Rabbi Kahn is headmaster of Columbus Torah Academy, a Modern Orthodox day school (K-12) that was sponsoring a first-of-its-kind baseball tournament among four Jewish high schools over one long weekend in 2010. Earlier games on Thursday evening and Friday afternoon had drawn nice crowds of visiting parents and local fans, but the Motzaei Shabbat competition, starting at 10:30 pm, was the centerpiece of the tournament. Rabbi Kahn was worried that people wouldn’t show up.

He needn’t have worried.

As he drove up to the JCC, the site of the Columbus Baseball Invitational, he saw cars vying for parking spaces. “The parking lot was full,” he says.

“I had to park farther away, on a side street.”

The Saturday night crowd, the rabbi says, confirmed that the school’s decision to establish such a sports venture was a success, giving young frum athletes a chance to compete in a kosher atmosphere without Shabbat scheduling conflicts and with bleachers full of enthusiastic supporters.

KOSHER BASEBALL

The need for such a Shabbat-considerate—if not strictly shomer Shabbat—sports tournament was revealed last winter when the boys’ basketball team of Houston’s Beren Academy, a day school whose team had reached the semifinals in its league for small private and parochial schools, became the center of a national controversy. Beren nearly had to forfeit a game, and a shot at the championship, because the semifinal and final games were scheduled to be played on Shabbat. Following a firestorm of publicity, including support for the school from largely non-Christian celebrities and politicians, and sympathetic coverage by the Houston media, a Friday evening game was changed to Friday afternoon.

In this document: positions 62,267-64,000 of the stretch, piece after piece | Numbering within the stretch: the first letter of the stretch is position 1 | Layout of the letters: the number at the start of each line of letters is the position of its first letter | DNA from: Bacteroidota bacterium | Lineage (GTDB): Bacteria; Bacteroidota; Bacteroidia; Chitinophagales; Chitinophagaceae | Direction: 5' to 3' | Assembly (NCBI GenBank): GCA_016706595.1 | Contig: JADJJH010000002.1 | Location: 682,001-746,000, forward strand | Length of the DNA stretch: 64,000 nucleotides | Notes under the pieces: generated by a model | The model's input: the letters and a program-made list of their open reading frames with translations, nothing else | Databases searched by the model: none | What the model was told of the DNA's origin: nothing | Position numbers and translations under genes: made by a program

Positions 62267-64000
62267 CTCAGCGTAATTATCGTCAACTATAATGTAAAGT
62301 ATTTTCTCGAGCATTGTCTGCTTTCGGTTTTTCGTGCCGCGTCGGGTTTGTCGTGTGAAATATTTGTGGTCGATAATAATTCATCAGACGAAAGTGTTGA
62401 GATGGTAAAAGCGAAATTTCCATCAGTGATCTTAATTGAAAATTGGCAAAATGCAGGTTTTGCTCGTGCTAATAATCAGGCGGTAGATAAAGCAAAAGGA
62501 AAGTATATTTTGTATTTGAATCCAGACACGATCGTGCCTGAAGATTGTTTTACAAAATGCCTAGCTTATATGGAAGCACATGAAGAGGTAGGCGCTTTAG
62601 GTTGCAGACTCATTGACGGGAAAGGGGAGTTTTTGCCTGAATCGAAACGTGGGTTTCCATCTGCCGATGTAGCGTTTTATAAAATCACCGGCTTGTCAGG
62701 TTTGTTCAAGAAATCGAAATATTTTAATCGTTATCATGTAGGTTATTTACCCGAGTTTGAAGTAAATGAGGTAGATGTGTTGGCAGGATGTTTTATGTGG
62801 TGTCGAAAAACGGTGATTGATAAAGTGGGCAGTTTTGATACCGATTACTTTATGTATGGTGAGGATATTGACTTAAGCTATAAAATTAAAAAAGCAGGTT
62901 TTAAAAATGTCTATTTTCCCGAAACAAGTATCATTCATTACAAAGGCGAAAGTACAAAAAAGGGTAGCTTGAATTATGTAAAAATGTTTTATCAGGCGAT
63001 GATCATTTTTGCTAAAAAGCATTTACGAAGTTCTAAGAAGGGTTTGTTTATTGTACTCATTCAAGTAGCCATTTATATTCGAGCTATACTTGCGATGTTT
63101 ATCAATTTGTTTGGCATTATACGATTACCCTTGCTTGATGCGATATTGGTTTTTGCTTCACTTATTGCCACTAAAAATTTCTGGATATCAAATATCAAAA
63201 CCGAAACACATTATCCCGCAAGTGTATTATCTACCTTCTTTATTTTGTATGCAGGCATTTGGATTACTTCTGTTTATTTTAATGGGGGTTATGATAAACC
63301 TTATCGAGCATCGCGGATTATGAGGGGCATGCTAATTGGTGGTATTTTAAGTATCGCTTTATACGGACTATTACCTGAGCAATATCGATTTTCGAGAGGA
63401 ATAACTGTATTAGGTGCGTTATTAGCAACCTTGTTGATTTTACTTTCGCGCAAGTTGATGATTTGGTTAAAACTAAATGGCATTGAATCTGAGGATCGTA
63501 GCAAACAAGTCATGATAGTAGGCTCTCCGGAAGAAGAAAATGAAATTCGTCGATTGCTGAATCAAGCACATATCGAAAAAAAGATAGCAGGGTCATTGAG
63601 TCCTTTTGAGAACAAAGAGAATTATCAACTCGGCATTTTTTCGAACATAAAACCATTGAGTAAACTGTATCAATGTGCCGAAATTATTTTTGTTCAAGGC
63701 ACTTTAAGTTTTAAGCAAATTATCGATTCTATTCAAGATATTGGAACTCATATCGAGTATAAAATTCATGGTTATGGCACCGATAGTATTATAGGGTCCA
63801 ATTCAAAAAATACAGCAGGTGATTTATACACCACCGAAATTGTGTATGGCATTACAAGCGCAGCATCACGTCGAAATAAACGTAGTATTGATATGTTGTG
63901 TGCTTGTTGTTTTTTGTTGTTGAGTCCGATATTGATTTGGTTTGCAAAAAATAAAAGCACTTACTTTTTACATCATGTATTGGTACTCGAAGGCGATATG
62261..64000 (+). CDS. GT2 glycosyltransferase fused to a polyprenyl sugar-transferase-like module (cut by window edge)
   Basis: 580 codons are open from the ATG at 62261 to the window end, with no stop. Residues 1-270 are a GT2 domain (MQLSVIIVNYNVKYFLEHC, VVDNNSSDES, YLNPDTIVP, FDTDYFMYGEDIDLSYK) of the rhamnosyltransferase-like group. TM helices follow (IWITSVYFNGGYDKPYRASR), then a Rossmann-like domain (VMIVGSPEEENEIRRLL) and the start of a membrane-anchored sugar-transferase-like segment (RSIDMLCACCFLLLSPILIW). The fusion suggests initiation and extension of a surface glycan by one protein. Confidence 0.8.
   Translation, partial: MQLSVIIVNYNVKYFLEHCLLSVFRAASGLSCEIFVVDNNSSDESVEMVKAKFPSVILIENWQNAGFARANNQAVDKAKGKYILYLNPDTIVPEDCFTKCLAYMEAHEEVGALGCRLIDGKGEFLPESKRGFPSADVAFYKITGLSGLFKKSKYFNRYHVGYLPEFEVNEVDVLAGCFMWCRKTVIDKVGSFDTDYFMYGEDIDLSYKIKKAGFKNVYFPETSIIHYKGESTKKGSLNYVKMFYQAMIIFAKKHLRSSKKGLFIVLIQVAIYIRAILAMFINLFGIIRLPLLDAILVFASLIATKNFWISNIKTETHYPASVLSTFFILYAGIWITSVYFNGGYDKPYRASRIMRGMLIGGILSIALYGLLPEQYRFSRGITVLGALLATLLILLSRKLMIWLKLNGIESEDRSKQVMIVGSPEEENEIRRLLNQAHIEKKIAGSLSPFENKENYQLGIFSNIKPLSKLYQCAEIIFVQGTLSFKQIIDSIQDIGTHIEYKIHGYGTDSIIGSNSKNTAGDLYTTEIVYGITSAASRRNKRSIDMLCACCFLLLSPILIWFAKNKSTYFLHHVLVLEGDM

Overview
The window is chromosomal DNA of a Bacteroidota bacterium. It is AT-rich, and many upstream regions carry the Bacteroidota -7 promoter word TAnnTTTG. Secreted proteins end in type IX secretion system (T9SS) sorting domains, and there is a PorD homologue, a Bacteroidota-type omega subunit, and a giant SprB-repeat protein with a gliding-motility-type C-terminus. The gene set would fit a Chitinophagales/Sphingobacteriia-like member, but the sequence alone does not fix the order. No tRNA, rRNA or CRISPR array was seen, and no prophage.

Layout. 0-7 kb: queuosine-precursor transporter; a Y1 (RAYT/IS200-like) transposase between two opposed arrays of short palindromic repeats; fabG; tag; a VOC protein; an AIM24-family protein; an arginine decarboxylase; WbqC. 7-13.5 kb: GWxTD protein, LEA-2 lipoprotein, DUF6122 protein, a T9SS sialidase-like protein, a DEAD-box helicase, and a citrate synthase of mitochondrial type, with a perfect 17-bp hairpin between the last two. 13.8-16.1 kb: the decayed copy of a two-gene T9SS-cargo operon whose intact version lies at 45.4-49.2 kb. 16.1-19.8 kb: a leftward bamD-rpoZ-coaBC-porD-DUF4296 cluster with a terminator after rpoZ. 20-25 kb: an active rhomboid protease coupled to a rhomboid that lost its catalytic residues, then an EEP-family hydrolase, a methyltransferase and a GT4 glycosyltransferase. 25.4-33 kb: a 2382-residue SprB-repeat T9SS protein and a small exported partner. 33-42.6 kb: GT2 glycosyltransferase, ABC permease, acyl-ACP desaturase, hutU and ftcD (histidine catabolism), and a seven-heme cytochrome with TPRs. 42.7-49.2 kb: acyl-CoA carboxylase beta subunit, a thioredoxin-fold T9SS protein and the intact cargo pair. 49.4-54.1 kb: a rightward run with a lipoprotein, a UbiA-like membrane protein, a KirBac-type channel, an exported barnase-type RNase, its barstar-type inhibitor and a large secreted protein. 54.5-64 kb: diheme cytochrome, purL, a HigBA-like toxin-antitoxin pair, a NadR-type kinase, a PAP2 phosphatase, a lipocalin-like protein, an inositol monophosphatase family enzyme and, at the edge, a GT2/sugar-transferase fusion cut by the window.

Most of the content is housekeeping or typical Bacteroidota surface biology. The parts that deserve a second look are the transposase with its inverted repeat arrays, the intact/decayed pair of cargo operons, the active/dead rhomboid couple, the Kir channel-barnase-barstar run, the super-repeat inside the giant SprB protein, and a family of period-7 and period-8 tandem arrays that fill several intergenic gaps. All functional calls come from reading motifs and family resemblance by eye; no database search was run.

Beren won that semifinal; the final game was played Saturday night. The issue created a major kiddush Hashem, educating the wider public about the specifics of Sabbath observance and the sacrifices it sometimes entails.

“[The tournament] is very important to these kids and their families,” Rabbi Kahn says.

“If adults ignore what [teens] are interested in, we’re going to lose them,” says Dr. Tricia Rosenstein, a pediatrician and Torah Academy parent.

For most teens, especially in a Modern Orthodox milieu where athletics often plays a prominent role, competitive sports are a normal—and valued—part of adolescence. This is especially so in Columbus, home of the Ohio State Buckeyes, one of college football’s most successful teams, and of fans who continue their rabid interest as alumni. On Friday night, Torah Academy students can hear the sound of fans cheering at high school football games in their neighborhoods.

The students, frum but worldly, want the excitement and recognition that surround other—non-Jewish—schools’ sports programs, family members of the day school students say.

“Kids need something a little bigger than themselves to feel part of,” says Dr. Rosenstein. “Now,” she says, “they get to hear their own cheering.”

“Athletics, like academics, provides the challenges that help shape both the mind and body,” according to the day school’s sports blog (ctaathletics.blogspot.com). “Many studies show that qualities such as commitment and desire drive our students to compete and excel in the classroom, on the field and later, in their chosen professions.” Which is why the school said yes when Steve Guinan, a baseball coach and English teacher at Torah Academy, asked whether a baseball tournament among similar Modern Orthodox institutions is feasible.

A TOURNAMENT IS BORN

Word went out over the Internet and several schools expressed interest.

First at bat were Chicago’s Ida Crown Jewish Academy, Manhattan’s Ramaz School and the Kushner Hebrew Academy in Livingston, New Jersey. The initial Columbus Baseball Invitational—renamed the Jewish World Series—was born within a few months. The 2012 tournament included Ramaz, Ida Crown, Yeshiva Atlanta, Kushner and Rabbi Alexander S. Gross High School in Miami. A tournament is scheduled for this coming spring as well.

“We thought it would be more local, limited to schools closer to Columbus,” says Coach Guinan. To his surprise, more distant schools signed up for the tournament, which takes place after end-of-year exams are over.

ACHDUT (UNISON) ON AND OFF THE FIELD

Rabbi Mendy Gurkov on Bringing Judaism to Upper Passaic

Thursday, February 28th, 2013